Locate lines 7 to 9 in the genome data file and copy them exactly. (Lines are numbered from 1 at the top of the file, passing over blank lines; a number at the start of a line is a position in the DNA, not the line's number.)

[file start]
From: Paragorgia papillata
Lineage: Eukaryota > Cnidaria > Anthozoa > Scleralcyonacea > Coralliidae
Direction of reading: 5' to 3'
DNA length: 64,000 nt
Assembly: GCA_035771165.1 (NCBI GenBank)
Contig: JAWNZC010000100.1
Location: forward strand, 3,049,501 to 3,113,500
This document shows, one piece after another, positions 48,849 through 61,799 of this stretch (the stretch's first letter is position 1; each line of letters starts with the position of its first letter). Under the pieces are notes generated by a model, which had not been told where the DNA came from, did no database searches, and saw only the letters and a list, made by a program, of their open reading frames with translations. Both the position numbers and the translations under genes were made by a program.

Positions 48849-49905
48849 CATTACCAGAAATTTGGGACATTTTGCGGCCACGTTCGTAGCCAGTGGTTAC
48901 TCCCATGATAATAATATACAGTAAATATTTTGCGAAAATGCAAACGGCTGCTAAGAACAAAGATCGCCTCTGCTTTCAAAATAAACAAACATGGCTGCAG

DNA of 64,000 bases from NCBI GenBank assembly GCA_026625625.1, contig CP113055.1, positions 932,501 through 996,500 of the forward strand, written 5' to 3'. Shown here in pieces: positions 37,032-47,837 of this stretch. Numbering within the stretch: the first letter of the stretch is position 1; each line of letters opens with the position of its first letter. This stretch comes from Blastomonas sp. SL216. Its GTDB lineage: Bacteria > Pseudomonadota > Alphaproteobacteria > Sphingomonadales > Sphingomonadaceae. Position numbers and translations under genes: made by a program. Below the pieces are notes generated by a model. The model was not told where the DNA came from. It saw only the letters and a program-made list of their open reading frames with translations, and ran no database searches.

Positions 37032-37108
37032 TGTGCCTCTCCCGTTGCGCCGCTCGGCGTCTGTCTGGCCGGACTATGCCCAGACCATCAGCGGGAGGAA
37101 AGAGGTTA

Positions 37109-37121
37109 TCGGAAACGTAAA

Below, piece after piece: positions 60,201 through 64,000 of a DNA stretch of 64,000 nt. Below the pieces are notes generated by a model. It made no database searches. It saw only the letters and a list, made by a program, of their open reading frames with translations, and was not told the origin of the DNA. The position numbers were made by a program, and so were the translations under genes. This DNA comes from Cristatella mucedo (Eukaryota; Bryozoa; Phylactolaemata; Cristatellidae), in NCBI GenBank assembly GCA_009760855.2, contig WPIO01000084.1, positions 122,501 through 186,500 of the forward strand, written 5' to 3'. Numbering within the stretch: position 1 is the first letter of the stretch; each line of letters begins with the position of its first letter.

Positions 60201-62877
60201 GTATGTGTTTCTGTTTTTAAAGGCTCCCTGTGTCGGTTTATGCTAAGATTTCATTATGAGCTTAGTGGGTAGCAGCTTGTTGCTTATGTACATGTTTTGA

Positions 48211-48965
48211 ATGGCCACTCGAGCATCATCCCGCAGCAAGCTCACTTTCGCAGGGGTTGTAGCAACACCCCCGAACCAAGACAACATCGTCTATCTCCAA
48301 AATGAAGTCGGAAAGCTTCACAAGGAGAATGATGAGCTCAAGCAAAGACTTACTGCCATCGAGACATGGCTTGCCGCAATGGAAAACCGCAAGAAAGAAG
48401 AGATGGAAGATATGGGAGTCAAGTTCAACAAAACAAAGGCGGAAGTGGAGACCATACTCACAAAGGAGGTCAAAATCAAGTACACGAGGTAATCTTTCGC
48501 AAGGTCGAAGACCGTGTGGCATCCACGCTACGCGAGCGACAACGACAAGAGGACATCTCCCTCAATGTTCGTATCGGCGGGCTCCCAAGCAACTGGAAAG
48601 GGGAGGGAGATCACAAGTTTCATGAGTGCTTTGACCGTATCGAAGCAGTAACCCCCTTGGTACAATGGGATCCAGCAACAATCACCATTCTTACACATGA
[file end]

Location: forward strand, 3,049,501 to 3,113,500
This document shows, one piece after another, positions 48,849 through 61,799 of this stretch (the stretch's first letter is position 1; each line of letters starts with the position of its first letter). Under the pieces are notes generated by a model, which had not been told where the DNA came from, did no database searches, and saw only the letters and a list, made by a program, of their open reading frames with translations. Both the position numbers and the translations under genes were made by a program.

Positions 48849-49905